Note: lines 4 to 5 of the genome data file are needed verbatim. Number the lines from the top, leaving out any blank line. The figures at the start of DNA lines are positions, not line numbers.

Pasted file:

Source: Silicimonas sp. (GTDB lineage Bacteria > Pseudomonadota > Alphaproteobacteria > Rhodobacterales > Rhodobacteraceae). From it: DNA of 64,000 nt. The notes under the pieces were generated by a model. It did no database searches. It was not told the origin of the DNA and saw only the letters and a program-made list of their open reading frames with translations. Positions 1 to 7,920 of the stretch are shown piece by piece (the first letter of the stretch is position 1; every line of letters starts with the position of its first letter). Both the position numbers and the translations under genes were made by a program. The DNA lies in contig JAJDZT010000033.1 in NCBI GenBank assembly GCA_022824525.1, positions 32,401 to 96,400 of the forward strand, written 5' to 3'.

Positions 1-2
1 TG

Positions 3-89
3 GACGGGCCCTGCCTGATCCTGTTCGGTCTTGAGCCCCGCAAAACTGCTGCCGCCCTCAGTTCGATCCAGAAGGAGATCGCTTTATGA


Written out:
Positions 3-89
3 GACGGGCCCTGCCTGATCCTGTTCGGTCTTGAGCCCCGCAAAACTGCTGCCGCCCTCAGTTCGATCCAGAAGGAGATCGCTTTATGA